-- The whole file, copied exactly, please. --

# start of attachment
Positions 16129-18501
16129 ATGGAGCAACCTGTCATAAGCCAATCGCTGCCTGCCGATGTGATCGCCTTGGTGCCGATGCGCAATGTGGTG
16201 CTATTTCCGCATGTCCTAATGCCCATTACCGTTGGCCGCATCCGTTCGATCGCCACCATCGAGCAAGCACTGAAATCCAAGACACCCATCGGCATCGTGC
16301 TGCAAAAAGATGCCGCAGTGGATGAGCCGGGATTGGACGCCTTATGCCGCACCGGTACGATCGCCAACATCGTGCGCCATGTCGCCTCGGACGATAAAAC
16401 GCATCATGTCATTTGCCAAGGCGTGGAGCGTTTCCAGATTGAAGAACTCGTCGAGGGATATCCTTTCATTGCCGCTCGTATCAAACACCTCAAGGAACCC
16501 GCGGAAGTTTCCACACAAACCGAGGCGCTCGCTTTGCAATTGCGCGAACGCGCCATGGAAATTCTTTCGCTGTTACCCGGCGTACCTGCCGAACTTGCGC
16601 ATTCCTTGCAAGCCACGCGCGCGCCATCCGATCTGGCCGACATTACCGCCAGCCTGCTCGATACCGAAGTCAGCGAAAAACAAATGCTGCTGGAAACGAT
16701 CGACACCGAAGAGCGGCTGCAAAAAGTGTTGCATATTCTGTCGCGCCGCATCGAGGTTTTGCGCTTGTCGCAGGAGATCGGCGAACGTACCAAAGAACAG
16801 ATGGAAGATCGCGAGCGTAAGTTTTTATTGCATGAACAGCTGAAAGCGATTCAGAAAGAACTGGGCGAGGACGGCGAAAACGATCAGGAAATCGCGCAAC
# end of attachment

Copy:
Positions 16129-18501
16129 ATGGAGCAACCTGTCATAAGCCAATCGCTGCCTGCCGATGTGATCGCCTTGGTGCCGATGCGCAATGTGGTG
16201 CTATTTCCGCATGTCCTAATGCCCATTACCGTTGGCCGCATCCGTTCGATCGCCACCATCGAGCAAGCACTGAAATCCAAGACACCCATCGGCATCGTGC
16301 TGCAAAAAGATGCCGCAGTGGATGAGCCGGGATTGGACGCCTTATGCCGCACCGGTACGATCGCCAACATCGTGCGCCATGTCGCCTCGGACGATAAAAC
16401 GCATCATGTCATTTGCCAAGGCGTGGAGCGTTTCCAGATTGAAGAACTCGTCGAGGGATATCCTTTCATTGCCGCTCGTATCAAACACCTCAAGGAACCC
16501 GCGGAAGTTTCCACACAAACCGAGGCGCTCGCTTTGCAATTGCGCGAACGCGCCATGGAAATTCTTTCGCTGTTACCCGGCGTACCTGCCGAACTTGCGC
16601 ATTCCTTGCAAGCCACGCGCGCGCCATCCGATCTGGCCGACATTACCGCCAGCCTGCTCGATACCGAAGTCAGCGAAAAACAAATGCTGCTGGAAACGAT
16701 CGACACCGAAGAGCGGCTGCAAAAAGTGTTGCATATTCTGTCGCGCCGCATCGAGGTTTTGCGCTTGTCGCAGGAGATCGGCGAACGTACCAAAGAACAG
16801 ATGGAAGATCGCGAGCGTAAGTTTTTATTGCATGAACAGCTGAAAGCGATTCAGAAAGAACTGGGCGAGGACGGCGAAAACGATCAGGAAATCGCGCAAC